5.       Especially focus on what God is saying. That means keeping his word before you. So, make a point of reading your Bible and devos every day. Keep yourself spiritually strong. I often will jot a verse down and put it over the kitchen sink or on my desk. You’d be surprised how quickly that verse gets commited to memory.

6.       Try to keep the exercise going. Usually there’s at least part of a day that works for Lucy and me to make our rounds.

7.       Go to T.J. Maxx and study the new home furnishings (They do not pay me to say that). I don’t usually buy anything, but I get a few new ideas for how to freshen up what I already have. I can’t tell you how many times that involves spray paint. While reading a Martha Stewart Gardening book, I find she’s a big spray paint gal, too. Even made a couple of Styrofoam garden containers look like burnished copper with the stuff. Brightening the space you live in can help you and your family find a refuge against the cold in more ways than one.

8.       Take a class. My daughter is starting a new oil painting class this month. January is the time new art, gardening, Bible Study etc. classes usually begin, so check online to see who’s offering what. Many classes are very affordable or free.

9.        Be intentional about setting up lunch dates. It’s a good month to really connect with friends after the blur of December activity.

10.   Finally, put some thought on this verse, because I think it helps set the tone for the month. “Summing it all up, friends, I’d say you’ll do best by filling your minds and meditating on things true, noble, reputable, authentic, compelling, gracious—the best, not the worst; the beautiful, not the ugly; things to praise, not things to curse . . .  Do that, and God, who makes everything work together, will work you into his most excellent harmonies” (Philippians 4:8-9).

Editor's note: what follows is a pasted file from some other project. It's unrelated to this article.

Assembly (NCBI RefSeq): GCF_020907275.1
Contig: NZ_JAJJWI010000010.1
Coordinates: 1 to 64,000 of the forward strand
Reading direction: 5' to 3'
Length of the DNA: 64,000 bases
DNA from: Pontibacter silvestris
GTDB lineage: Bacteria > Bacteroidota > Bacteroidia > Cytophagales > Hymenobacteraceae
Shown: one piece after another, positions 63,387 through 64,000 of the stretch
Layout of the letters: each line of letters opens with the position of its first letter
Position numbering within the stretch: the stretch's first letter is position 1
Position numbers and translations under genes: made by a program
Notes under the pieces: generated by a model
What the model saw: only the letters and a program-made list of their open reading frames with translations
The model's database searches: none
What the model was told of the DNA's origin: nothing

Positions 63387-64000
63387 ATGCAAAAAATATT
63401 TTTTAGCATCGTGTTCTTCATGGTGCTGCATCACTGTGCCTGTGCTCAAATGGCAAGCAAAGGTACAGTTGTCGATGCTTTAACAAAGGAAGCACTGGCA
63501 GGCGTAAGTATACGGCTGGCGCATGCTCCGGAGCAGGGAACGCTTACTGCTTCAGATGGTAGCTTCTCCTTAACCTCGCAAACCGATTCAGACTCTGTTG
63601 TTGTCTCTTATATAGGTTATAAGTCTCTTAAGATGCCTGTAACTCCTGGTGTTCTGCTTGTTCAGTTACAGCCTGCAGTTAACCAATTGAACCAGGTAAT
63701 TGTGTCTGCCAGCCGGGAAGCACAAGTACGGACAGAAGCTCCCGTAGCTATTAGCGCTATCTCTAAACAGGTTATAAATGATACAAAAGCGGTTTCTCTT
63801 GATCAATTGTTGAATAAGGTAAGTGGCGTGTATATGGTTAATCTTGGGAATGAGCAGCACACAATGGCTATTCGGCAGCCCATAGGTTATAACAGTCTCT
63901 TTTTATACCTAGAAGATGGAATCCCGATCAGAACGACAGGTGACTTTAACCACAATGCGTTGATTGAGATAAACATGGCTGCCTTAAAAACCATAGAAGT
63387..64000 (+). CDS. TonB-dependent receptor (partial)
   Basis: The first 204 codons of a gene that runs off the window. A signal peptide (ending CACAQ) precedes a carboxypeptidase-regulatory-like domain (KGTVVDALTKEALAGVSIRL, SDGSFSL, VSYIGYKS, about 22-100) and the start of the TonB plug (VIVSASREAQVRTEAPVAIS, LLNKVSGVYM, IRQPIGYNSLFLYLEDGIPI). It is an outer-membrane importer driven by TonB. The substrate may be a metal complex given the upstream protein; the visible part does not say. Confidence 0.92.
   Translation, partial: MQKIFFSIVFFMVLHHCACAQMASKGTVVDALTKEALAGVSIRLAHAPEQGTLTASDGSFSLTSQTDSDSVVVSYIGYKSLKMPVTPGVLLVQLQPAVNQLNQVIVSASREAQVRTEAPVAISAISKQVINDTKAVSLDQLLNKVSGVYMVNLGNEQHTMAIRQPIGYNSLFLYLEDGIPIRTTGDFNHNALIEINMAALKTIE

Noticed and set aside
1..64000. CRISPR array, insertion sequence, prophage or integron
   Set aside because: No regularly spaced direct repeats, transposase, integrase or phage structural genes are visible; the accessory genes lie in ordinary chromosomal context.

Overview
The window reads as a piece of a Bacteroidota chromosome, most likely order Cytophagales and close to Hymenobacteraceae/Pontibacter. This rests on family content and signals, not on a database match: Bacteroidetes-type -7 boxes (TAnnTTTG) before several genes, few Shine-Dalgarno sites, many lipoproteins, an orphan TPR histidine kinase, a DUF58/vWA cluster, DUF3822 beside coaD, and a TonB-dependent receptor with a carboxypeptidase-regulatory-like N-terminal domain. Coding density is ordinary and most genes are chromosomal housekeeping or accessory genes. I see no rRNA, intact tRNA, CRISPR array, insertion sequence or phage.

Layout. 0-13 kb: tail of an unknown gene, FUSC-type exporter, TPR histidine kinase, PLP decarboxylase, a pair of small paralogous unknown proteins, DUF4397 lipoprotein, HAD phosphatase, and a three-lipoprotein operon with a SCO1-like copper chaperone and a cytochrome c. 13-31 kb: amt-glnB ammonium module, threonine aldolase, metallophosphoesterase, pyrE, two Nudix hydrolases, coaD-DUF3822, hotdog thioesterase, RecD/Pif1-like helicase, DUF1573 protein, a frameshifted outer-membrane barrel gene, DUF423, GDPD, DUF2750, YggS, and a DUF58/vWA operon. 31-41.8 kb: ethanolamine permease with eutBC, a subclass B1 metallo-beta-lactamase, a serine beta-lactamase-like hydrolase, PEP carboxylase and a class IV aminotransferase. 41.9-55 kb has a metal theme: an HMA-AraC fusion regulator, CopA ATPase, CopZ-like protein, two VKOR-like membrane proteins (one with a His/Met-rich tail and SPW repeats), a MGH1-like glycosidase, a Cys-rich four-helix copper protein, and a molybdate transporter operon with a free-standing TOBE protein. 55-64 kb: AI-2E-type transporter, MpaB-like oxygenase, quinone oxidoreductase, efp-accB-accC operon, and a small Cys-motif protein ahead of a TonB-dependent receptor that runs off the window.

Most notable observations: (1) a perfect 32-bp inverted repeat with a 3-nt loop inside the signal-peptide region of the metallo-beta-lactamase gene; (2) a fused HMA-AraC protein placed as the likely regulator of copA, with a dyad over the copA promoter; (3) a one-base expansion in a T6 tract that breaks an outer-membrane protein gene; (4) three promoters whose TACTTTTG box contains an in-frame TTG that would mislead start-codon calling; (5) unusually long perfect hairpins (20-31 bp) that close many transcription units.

Happy January, anyway!

The books:

 
 

Tuesday, January 15, 2019

When the air turns toxic


My phone buzzed in my pocket. I pulled it out, saw it was my doctor’s office calling, and clicked it on.


“I have good news and bad news,” the nurse said. 

I held my breath.

“First, you don’t have pneumonia.”

I exhaled. That was good news.

“But you do have two broken ribs.”

Not much of a surprise. The pain caused from the cough induced breaks had grown exponentially worse in the past days. Earlier that morning, I texted a few friends and asked them to pray. Why could I not get well from the respiratory issue that had plagued me for a month? Round after round of antibiotics, three steroid shots, and doubling my inhalers for asthma didn’t seem to budge it.